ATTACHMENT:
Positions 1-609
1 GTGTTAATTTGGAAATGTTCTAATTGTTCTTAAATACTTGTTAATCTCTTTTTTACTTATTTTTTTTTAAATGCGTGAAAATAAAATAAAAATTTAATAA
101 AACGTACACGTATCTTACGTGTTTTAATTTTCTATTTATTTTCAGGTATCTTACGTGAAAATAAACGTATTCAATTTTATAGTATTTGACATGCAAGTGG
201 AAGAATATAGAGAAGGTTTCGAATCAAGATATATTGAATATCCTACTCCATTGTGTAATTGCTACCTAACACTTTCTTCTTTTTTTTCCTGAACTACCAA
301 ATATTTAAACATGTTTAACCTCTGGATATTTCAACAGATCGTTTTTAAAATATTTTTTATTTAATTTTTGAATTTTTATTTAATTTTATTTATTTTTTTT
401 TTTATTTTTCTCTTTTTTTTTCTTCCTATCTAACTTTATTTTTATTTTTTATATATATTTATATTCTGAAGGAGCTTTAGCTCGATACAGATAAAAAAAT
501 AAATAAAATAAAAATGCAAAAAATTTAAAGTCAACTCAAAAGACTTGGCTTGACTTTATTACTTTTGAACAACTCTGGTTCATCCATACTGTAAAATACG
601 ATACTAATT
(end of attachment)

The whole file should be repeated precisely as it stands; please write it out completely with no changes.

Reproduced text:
Positions 1-609
1 GTGTTAATTTGGAAATGTTCTAATTGTTCTTAAATACTTGTTAATCTCTTTTTTACTTATTTTTTTTTAAATGCGTGAAAATAAAATAAAAATTTAATAA
101 AACGTACACGTATCTTACGTGTTTTAATTTTCTATTTATTTTCAGGTATCTTACGTGAAAATAAACGTATTCAATTTTATAGTATTTGACATGCAAGTGG
201 AAGAATATAGAGAAGGTTTCGAATCAAGATATATTGAATATCCTACTCCATTGTGTAATTGCTACCTAACACTTTCTTCTTTTTTTTCCTGAACTACCAA
301 ATATTTAAACATGTTTAACCTCTGGATATTTCAACAGATCGTTTTTAAAATATTTTTTATTTAATTTTTGAATTTTTATTTAATTTTATTTATTTTTTTT
401 TTTATTTTTCTCTTTTTTTTTCTTCCTATCTAACTTTATTTTTATTTTTTATATATATTTATATTCTGAAGGAGCTTTAGCTCGATACAGATAAAAAAAT
501 AAATAAAATAAAAATGCAAAAAATTTAAAGTCAACTCAAAAGACTTGGCTTGACTTTATTACTTTTGAACAACTCTGGTTCATCCATACTGTAAAATACG
601 ATACTAATT